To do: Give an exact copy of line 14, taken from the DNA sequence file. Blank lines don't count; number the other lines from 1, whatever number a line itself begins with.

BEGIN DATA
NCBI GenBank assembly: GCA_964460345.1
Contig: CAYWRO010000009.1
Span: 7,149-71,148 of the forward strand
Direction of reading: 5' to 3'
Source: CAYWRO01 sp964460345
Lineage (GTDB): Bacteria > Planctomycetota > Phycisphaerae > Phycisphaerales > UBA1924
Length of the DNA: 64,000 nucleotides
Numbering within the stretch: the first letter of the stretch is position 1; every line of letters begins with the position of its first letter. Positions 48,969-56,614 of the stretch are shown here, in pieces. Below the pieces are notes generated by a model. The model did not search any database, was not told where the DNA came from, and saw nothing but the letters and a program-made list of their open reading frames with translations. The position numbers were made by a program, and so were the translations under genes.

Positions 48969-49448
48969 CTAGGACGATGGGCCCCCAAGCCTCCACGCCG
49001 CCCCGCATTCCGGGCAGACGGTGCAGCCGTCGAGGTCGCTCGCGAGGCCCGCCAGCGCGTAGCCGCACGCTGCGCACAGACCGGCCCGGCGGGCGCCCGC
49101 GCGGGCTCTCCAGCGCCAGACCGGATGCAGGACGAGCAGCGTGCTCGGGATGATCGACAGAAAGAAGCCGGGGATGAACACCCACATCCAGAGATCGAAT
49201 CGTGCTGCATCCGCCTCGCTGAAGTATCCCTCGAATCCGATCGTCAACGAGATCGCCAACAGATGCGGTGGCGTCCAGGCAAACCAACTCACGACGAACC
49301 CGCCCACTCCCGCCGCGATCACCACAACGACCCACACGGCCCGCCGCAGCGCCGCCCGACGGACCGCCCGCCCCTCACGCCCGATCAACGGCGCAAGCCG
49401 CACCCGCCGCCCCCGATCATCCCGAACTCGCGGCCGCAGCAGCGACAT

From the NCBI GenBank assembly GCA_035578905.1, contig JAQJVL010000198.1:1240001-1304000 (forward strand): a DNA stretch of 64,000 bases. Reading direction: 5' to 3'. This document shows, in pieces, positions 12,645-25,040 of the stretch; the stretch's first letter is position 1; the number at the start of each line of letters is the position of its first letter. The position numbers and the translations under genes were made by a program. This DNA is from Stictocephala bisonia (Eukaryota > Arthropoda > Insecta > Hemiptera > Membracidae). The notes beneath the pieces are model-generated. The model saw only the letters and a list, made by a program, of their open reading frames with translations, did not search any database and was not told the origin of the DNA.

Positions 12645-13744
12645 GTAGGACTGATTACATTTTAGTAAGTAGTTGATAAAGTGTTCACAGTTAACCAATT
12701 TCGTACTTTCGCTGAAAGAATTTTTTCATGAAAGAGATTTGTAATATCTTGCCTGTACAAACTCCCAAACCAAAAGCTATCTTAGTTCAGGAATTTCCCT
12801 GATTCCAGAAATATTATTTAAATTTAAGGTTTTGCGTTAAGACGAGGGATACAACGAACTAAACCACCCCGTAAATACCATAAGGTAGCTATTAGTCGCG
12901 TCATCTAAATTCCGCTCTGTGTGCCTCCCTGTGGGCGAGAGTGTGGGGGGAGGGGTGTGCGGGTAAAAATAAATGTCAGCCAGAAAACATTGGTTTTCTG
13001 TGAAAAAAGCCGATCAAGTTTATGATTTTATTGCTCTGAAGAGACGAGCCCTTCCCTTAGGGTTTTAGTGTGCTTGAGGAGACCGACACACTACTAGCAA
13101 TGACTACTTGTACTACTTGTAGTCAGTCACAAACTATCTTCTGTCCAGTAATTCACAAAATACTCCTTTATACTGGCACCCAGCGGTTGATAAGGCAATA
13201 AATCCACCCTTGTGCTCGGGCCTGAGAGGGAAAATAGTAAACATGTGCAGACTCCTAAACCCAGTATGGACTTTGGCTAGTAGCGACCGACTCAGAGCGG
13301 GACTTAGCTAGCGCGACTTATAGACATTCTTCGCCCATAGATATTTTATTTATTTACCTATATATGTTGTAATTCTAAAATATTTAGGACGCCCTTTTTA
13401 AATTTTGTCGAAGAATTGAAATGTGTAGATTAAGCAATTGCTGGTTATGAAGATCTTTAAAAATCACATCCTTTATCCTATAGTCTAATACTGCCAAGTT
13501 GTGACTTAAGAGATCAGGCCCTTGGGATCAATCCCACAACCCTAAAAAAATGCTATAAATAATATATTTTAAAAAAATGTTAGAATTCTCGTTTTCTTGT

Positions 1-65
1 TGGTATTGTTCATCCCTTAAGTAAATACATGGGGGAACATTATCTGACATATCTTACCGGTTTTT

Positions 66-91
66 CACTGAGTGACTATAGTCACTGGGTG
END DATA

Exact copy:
49301 CGCCCACTCCCGCCGCGATCACCACAACGACCCACACGGCCCGCCGCAGCGCCGCCCGACGGACCGCCCGCCCCTCACGCCCGATCAACGGCGCAAGCCG